"Against the backdrop of high and volatile commodity prices and a nervous market environment, many of AIM's junior oil and gas companies are finding it increasingly challenging to secure funding from investors," said a report from Ernst and Young. "Without cash, a company cannot progress from exploration activities to the development and production phase."
The smaller exploration and production companies "have no access to equity markets and no access to debt markets," said a London-based banker who advises on corporate transactions in the energy sector. "Anyone with a hint of financing problems has been whacked," and many of them will either go bankrupt, be forced to find a buyer or cut expenditures to the bone and drift along as "zombie" companies, the banker said.
There is plenty of evidence of AIM-listed companies facing funding difficulties and cutting expenditures.
Canadian company Oilexco Inc., which is active in the U.K. North Sea, lowered its 2008 production estimates and said it was having difficulty raising its credit lines to $1 billion from $700 million because of "unprecedented liquidity and volatility issues." In September, London-based Sterling Energy PLC was forced to issue new equity at a one-third discount to its share price and sell a portion of an oil field in Iraqi Kurdistan to raise funds.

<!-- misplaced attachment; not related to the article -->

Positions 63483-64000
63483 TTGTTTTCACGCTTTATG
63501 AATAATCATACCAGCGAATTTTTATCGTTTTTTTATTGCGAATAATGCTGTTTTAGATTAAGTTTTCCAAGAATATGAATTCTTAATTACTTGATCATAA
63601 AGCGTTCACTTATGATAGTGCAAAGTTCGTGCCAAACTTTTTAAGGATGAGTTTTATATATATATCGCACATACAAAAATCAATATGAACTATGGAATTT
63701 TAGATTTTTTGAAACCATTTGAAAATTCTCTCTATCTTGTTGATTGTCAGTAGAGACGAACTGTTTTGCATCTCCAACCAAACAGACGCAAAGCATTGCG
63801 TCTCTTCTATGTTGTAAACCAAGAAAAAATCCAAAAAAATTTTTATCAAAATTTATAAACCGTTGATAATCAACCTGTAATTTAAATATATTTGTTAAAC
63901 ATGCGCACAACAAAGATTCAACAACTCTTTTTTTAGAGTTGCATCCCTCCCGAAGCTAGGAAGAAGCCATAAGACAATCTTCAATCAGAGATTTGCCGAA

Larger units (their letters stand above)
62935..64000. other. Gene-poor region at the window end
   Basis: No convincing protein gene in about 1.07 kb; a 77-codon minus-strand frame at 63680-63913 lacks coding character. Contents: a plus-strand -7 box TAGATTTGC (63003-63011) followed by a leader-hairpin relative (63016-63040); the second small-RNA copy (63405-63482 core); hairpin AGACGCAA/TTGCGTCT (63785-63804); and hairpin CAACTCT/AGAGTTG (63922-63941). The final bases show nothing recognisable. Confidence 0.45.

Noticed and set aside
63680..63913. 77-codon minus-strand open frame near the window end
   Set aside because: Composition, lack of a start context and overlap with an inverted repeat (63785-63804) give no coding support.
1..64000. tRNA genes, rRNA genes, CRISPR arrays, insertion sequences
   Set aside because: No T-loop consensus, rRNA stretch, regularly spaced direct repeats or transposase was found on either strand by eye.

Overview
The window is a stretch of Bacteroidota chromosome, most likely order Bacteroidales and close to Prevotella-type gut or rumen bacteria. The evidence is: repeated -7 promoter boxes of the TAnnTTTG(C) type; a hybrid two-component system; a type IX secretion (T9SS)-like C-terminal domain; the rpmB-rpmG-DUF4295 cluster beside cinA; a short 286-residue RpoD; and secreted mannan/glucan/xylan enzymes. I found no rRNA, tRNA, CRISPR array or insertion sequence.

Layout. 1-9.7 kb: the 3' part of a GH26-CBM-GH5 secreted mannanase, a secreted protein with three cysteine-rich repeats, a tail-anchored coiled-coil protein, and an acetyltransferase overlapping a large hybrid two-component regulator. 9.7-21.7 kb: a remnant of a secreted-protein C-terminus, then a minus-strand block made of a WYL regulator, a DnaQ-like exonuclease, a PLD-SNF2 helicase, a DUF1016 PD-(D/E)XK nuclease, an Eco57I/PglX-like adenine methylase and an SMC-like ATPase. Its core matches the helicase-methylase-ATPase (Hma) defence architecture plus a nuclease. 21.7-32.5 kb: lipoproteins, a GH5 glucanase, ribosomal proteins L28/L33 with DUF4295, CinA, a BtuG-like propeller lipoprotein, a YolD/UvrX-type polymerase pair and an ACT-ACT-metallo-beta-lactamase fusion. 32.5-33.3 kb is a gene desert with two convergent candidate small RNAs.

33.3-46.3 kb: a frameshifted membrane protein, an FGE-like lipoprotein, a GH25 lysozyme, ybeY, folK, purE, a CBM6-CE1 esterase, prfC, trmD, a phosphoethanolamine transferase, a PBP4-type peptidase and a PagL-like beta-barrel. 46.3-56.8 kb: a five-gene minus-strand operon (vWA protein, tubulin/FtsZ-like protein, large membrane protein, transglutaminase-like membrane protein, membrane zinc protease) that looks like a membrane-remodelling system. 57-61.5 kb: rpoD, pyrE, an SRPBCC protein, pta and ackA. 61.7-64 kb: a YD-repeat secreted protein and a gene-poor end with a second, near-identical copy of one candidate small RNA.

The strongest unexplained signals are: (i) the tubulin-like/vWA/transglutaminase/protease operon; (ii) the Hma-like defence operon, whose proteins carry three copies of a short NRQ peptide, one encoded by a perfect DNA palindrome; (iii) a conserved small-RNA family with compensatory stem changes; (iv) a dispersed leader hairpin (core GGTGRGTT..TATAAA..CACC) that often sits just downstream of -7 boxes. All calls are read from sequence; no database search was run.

Such problems create opportunities for larger companies with secure credit lines and stronger cash flow.
"Everyone is expecting a big pickup in (merger and acquisition) activity," said Andrew Bartlett, global head of oil and gas corporate advisory at the Harrison Lovegrove subsidiary of Standard Chartered Bank. "I look at '98 and '99 and see a lot of similarities."
The end of the '90s, when the oil price dipped to around $10 a barrel, saw the last great wave of consolidation in the sector. BP bought U.S. companies Amoco and Arco, Exxon merged with Mobil and Chevron began merger talks with Texaco.
'Everyone Is in Play'
"There is fantastic value across all the sector. It's fair to say that everyone is in play, from the very big to the very small," said Bartlett. The best opportunities are for the major companies to pick off smaller players and boost their reserves. "The companies that have gone -- Imperial Energy, First Calgary -- have all had a very large undeveloped resource base," he said.
India's Oil & Natural Gas Corp. has made a $2.59 billion bid for Imperial, which has large reserves in Russia that haven't yet been developed. Italy's Eni SpA agreed last month to buy First Calgary Petroleum Ltd. for $868 million.
"Companies with more than 100 million barrels of oil equivalent of commercial or near-commercial resources...are in our view the most likely takeout targets," said a report from the research arm of corporate advisers Fox Davies Capital. It listed JKX Oil and Gas PLC, Regal Petroleum PLC and Cadogan Petroleum PLC, all of which are developing resources in Ukraine, among likely targets.